FIGURE 2
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Figure 2. (A) TAR DNA-binding protein 43 (TDP-43) contains two RNA-recognition motifs (RRM1 and RRM2), a carboxy-terminal glycine-rich domain, a bipartite nuclear localization signal (NLS), and a nuclear export signal (NES). Mutations are mainly located in the glycine-rich domain. (B) The network of interactions of TDP-43 with proteins and RNAs. Green arrows indicate binding interactions or processes that result in activation or increased expression. Red arrows indicate binding interactions or processes that result in inhibition of activity or reduced expression. Black arrows indicate binding interactions or processes whose result can be either positive or negative. Dashed arrows indicated indirect processes. Symbols as in Legend. lncRNAs, long non-coding RNAs; IGF-1, insulin-like growth factor 1; HDAC4, histone deacetylase 4; NRXN1, neurexin 1; TDP-43, TAR DNA binding protein; FUS, fused in sarcoma; GRN, progranulin; NEAT1, nuclear-enriched autosomal transcript 1; NEAT2, nuclear-enriched autosomal transcript 1.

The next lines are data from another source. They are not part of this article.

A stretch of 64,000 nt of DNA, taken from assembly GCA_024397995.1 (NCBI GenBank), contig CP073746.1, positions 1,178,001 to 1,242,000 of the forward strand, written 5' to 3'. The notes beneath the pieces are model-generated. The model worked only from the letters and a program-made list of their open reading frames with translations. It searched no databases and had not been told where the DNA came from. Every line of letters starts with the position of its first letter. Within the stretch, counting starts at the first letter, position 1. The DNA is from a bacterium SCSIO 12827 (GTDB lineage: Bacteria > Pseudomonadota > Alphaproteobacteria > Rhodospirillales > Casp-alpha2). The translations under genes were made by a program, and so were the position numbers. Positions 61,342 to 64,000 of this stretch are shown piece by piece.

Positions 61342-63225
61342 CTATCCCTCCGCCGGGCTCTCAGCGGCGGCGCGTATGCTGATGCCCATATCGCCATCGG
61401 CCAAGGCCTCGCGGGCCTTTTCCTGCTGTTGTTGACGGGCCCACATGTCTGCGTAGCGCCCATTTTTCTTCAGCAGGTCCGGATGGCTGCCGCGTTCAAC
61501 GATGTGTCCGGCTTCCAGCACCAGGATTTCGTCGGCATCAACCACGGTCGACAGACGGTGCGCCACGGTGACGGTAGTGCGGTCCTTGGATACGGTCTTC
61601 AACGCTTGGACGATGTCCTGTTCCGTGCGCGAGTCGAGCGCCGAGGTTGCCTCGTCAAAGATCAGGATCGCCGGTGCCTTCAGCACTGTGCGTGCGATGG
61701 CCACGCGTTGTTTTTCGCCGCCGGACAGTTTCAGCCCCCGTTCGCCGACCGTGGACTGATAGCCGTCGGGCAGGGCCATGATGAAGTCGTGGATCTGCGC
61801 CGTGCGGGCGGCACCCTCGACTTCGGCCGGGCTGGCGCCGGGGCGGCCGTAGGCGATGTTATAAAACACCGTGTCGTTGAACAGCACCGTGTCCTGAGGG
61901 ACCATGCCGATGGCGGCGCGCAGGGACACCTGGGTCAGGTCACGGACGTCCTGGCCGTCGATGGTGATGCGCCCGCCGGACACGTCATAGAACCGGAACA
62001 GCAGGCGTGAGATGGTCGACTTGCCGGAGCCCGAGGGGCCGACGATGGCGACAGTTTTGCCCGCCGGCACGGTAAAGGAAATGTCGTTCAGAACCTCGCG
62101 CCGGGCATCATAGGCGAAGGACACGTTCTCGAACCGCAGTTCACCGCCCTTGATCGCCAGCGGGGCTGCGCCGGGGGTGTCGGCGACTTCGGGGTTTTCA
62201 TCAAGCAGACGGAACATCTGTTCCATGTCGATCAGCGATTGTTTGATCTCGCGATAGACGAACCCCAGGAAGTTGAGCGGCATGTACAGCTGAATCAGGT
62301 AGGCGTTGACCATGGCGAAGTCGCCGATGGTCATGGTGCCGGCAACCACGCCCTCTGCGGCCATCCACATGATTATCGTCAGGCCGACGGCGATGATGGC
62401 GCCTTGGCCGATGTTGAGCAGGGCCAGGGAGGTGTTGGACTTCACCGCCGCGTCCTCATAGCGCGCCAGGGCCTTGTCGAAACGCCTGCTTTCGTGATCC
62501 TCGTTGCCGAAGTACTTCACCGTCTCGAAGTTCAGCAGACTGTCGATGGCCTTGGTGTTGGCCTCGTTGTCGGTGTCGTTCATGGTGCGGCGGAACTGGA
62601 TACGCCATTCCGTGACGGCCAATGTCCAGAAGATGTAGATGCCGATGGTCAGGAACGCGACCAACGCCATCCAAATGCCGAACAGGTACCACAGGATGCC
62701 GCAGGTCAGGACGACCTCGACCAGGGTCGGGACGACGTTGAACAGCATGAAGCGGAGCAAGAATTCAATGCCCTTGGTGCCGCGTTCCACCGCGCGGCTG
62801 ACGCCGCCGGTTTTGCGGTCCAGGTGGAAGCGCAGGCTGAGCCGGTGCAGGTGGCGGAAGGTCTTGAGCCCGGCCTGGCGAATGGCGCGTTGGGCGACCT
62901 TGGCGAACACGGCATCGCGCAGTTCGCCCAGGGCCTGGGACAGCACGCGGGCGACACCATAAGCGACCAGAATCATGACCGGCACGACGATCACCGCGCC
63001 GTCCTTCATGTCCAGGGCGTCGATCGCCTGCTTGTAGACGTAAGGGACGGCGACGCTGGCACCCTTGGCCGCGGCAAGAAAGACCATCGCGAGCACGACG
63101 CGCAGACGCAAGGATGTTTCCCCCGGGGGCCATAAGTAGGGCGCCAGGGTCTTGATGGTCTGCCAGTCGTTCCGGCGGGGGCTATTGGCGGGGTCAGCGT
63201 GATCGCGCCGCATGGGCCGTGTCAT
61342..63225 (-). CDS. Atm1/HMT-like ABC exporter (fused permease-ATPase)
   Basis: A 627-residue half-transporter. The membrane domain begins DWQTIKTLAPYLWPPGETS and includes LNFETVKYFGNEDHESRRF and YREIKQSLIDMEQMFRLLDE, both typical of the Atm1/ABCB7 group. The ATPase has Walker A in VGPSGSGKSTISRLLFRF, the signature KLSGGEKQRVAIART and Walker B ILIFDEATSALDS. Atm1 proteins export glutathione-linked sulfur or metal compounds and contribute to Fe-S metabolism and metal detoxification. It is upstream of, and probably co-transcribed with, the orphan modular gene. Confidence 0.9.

Localization and Function

Though TDP-43 expression is seen in the nucleus with low cytosolic localization (Ayala et al., 2005), there is a significant cytosolic TDP-43 expression especially in large motor neurons where TDP-43 has an additional role in mRNA transport as a neuronal activity responsive factor in dendrites thus promoting dendritic branching (Wang et al., 2008a; Barmada et al., 2010; Kabashi et al., 2010).

TDP-43 was found to be accumulated in cytoplasmic stress granules due to oxidative stress (Colombrita et al., 2009). Stress granules are aggregations, formed after cell insults such as oxidative stress or heat shock that temporarily store non-translating mRNAs, small ribosome subunits, RNA-binding proteins and translation initiation factors (Buchan and Parker, 2009). Formation of stress granules protects the cells, allowing a translational block and initiation of repair processes (Anderson and Kedersha, 2008).